The Kunstbüchlein: Printed Artists' Manuals and the Transmission of Craft in Renaissance Germany
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CitationRemond, Jaya Marie-Paule. 2014. The Kunstbüchlein: Printed Artists' Manuals and the Transmission of Craft in Renaissance Germany. Doctoral dissertation, Harvard University.
AbstractThe dissertation studies sixteenth-century German artists' manuals (Kunstbüchlein), a new kind of book that addresses certain types of artistic practices. The Kunstbüchlein testify to and shape transformations of knowledge in early modern Europe. Disseminating practical knowledge in printed form, they endowed craft know-how with a form of authority until then reserved for the liberal arts. They aimed also to reconcile theoretical and practical knowledge, what Albrecht Dürer (the crucial forerunner to the authors of the Kunstbüchlein) termed respectively Kunst and Brauch. Authors Sebald Beham, Heinrich Voghterr, Heinrich Lautensack, and Erhard Schön sought to provide accessible, useful knowledge. Focused on a limited set of topics, they pretended to be closer to practice and to respond more effectively to the needs of their apprentices than Dürer and others in their publications. In fact, the Kunstbüchlein did not mediate Brauch, but show instead what their authors understood Brauch to be. Emphasizing the hands-on acquisition of knowledge through looking, reading, and doing, the Kunstbüchlein placed the printed image, whether as schematic diagram or finished illustration, at the core of the didactic process.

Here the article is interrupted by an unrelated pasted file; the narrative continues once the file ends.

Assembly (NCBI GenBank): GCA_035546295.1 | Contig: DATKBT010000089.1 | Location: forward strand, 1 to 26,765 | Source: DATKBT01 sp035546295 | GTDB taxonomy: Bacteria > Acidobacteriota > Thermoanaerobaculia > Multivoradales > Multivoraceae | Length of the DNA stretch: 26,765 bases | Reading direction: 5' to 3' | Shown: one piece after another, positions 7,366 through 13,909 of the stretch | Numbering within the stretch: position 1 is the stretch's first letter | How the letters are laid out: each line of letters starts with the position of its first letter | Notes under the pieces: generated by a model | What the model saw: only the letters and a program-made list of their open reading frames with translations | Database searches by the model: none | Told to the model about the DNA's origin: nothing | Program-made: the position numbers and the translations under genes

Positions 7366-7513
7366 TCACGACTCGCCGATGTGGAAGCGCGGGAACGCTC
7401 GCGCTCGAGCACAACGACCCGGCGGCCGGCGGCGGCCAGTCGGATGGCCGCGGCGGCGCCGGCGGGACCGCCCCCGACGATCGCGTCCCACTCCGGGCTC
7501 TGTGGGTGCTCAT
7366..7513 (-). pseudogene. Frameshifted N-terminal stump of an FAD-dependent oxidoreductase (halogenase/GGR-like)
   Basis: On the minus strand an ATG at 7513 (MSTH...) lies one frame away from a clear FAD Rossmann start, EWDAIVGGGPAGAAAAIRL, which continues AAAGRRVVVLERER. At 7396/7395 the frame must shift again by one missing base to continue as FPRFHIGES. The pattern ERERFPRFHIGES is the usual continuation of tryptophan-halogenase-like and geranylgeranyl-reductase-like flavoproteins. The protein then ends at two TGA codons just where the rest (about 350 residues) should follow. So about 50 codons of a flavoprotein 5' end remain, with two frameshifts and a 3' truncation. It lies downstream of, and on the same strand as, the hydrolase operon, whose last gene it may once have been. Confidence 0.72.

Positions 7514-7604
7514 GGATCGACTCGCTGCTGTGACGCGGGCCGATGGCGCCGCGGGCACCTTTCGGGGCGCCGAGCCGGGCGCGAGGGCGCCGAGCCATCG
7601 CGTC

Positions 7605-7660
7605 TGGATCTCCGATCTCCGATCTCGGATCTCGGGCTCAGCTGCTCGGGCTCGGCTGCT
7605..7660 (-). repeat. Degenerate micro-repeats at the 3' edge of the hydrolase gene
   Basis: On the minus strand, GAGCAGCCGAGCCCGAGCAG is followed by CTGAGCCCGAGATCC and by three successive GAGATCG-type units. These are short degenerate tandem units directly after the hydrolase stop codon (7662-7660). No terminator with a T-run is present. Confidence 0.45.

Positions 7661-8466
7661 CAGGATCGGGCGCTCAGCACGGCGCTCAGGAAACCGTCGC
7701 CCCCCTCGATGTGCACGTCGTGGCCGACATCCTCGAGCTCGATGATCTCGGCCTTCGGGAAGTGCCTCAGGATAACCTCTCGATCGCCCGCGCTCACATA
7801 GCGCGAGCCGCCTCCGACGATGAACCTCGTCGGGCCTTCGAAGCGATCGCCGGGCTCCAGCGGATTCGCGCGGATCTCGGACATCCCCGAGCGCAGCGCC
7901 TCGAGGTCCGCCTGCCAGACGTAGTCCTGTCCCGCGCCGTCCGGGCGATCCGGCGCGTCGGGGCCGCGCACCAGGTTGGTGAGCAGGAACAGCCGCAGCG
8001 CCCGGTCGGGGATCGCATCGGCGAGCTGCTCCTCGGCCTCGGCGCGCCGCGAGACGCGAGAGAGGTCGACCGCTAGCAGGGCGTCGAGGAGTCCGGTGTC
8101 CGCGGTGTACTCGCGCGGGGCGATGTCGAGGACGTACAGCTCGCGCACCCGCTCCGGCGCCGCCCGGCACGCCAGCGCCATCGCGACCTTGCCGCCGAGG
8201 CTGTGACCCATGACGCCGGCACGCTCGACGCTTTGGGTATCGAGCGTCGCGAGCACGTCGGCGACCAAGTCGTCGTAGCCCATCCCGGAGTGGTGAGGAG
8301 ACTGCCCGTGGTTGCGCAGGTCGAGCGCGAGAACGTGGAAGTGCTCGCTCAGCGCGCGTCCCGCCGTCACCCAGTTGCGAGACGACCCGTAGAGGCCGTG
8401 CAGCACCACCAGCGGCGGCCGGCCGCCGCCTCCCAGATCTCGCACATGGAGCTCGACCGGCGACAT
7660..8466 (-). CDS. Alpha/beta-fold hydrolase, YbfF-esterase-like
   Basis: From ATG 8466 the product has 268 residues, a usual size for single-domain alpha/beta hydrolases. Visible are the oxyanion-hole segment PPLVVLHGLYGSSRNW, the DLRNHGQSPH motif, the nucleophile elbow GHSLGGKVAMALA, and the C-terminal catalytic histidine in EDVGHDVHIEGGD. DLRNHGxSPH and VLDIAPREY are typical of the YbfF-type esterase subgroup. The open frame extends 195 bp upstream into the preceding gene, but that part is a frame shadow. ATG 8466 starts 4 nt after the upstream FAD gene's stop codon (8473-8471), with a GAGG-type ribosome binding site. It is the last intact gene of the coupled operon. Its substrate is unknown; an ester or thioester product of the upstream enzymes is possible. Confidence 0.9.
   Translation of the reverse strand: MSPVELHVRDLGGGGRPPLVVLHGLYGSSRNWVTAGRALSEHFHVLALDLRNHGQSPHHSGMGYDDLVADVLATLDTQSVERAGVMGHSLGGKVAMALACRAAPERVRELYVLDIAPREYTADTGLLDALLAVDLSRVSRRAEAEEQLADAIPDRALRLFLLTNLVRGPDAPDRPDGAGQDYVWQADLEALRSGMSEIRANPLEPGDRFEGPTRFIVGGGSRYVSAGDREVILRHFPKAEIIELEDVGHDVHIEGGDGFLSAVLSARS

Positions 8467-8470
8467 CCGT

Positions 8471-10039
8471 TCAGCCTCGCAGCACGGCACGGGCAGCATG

Citable link to this pagehttp://nrs.harvard.edu/urn-3:HUL.InstRepos:12274193
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